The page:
arrive the day before, on the Coast Guard butter Apache will go ashore at
Fort Raleigh, to make the principal speech of the day.
With their smoke showing On the, horizon on every hand, the many vessels
coming from all points of consequence, will steam into the placid waters
off Fort Raleigh. Here they will drop anchor. The rattle of chains in the
hawse pipes, and the roar of a cannon from a Government ship will resound
from the wooded shore and towering sand dunes and if a little louder, just
as they sounded when Ralph Lanes first colony in 1584 cast anchor and was
met by friendly indians [Indians].
As the vessels approach the anchorage, a hundred years or so off Fort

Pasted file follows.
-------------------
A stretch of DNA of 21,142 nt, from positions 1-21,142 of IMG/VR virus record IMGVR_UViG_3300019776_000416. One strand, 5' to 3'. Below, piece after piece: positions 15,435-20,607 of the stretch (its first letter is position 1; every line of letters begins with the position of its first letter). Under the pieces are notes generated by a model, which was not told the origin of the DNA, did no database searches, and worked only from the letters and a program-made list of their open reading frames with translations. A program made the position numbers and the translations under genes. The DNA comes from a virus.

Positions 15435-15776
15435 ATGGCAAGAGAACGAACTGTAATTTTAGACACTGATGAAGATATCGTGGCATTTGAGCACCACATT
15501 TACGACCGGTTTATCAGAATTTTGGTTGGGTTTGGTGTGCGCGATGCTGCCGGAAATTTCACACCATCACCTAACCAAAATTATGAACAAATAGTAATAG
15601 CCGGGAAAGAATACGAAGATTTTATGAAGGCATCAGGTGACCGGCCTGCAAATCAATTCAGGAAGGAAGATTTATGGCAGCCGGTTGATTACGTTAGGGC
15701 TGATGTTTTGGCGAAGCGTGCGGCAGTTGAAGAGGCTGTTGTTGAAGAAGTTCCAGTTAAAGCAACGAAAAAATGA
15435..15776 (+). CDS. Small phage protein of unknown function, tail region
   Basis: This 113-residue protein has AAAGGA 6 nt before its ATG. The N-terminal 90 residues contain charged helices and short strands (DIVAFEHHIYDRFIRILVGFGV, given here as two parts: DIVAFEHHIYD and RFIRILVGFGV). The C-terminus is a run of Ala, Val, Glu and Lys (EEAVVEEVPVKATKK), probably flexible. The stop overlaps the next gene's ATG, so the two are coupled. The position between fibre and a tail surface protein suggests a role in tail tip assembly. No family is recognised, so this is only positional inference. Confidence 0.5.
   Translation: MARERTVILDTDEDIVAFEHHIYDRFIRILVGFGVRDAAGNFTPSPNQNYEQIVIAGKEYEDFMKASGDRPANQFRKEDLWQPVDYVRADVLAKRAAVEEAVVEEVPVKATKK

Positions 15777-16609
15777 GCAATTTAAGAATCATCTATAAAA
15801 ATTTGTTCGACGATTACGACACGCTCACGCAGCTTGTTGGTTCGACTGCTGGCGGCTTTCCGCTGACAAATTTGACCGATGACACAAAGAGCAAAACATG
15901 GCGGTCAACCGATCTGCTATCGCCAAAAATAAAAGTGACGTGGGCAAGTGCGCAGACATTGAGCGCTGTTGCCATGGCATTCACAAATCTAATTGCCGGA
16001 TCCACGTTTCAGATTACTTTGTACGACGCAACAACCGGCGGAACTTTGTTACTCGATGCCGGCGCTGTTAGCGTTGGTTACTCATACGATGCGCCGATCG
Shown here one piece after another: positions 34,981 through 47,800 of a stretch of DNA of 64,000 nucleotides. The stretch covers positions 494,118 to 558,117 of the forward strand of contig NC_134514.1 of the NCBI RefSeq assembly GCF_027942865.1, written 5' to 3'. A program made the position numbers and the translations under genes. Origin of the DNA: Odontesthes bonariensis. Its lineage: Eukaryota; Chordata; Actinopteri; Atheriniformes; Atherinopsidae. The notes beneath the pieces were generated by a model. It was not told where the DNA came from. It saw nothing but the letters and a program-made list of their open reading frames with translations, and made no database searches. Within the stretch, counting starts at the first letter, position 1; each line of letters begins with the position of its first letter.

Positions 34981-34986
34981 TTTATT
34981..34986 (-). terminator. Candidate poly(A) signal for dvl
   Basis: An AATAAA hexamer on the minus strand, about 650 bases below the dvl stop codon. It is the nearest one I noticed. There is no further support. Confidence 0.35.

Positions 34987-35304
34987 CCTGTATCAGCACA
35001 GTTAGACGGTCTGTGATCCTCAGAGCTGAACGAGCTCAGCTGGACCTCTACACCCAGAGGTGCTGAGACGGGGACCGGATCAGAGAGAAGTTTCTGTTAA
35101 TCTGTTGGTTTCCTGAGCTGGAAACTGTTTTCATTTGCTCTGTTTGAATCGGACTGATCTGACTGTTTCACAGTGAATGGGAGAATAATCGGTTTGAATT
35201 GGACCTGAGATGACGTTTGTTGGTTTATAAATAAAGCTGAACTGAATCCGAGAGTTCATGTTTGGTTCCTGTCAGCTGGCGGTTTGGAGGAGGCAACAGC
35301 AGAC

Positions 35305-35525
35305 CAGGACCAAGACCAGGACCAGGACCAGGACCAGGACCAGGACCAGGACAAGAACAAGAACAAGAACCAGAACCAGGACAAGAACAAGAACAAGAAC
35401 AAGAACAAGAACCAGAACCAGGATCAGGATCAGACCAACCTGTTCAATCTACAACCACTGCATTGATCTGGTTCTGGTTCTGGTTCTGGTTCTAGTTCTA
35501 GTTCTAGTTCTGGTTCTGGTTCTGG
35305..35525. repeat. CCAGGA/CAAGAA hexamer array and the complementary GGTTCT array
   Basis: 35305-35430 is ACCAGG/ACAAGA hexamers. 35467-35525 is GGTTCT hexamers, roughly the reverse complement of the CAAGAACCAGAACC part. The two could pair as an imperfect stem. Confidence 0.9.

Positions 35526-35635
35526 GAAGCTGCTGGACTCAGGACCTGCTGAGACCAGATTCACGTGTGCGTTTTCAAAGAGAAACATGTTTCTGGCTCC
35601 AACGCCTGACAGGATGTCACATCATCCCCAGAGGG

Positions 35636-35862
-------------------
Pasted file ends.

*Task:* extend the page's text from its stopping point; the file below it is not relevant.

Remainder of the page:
Raleigh, dozens of rim fishing craft of the natives, will swiftly emerge
from the shore, led by power surfboat, and two life boats manned by the
famous Nags Head Coast Guards, under the direction of Capt. Walter
Etheridge, who will hasten o meet the visitors. The boats carrying 25 to
30 passengers apiece will take the thousands in short order from the
steamers to Fort, where along a shady roadway over a hillside the visitors
will make their way for a short distance to the wooded glen where Virginia
Dare was born and baptised under the towering oaks and pines that
sheltered the Colony so mysteriously lost.
Here under friendly trees on the sold where began out American civilization
where the first celebrations of a Christian sacrament in what is not the